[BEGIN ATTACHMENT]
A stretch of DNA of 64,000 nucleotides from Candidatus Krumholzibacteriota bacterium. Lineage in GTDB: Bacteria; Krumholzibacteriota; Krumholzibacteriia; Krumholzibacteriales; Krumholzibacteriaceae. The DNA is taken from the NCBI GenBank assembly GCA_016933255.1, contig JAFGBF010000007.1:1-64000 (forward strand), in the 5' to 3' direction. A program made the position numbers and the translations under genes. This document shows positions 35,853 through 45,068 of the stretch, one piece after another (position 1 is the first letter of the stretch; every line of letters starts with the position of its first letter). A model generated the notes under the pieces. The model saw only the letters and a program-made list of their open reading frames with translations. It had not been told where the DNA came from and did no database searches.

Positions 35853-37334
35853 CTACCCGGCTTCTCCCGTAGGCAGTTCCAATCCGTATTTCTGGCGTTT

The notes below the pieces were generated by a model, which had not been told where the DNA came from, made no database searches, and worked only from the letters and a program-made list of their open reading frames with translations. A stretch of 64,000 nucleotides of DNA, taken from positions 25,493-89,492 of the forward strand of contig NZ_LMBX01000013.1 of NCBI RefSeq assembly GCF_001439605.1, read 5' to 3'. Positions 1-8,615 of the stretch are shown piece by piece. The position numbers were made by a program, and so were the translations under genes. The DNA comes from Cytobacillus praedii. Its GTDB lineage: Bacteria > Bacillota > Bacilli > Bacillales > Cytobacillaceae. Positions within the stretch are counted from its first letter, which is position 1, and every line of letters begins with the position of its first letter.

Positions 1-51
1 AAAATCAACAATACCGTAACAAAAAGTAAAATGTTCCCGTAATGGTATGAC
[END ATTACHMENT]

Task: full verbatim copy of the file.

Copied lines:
A stretch of DNA of 64,000 nucleotides from Candidatus Krumholzibacteriota bacterium. Lineage in GTDB: Bacteria; Krumholzibacteriota; Krumholzibacteriia; Krumholzibacteriales; Krumholzibacteriaceae. The DNA is taken from the NCBI GenBank assembly GCA_016933255.1, contig JAFGBF010000007.1:1-64000 (forward strand), in the 5' to 3' direction. A program made the position numbers and the translations under genes. This document shows positions 35,853 through 45,068 of the stretch, one piece after another (position 1 is the first letter of the stretch; every line of letters starts with the position of its first letter). A model generated the notes under the pieces. The model saw only the letters and a program-made list of their open reading frames with translations. It had not been told where the DNA came from and did no database searches.

Positions 35853-37334
35853 CTACCCGGCTTCTCCCGTAGGCAGTTCCAATCCGTATTTCTGGCGTTT

The notes below the pieces were generated by a model, which had not been told where the DNA came from, made no database searches, and worked only from the letters and a program-made list of their open reading frames with translations. A stretch of 64,000 nucleotides of DNA, taken from positions 25,493-89,492 of the forward strand of contig NZ_LMBX01000013.1 of NCBI RefSeq assembly GCF_001439605.1, read 5' to 3'. Positions 1-8,615 of the stretch are shown piece by piece. The position numbers were made by a program, and so were the translations under genes. The DNA comes from Cytobacillus praedii. Its GTDB lineage: Bacteria > Bacillota > Bacilli > Bacillales > Cytobacillaceae. Positions within the stretch are counted from its first letter, which is position 1, and every line of letters begins with the position of its first letter.

Positions 1-51
1 AAAATCAACAATACCGTAACAAAAAGTAAAATGTTCCCGTAATGGTATGAC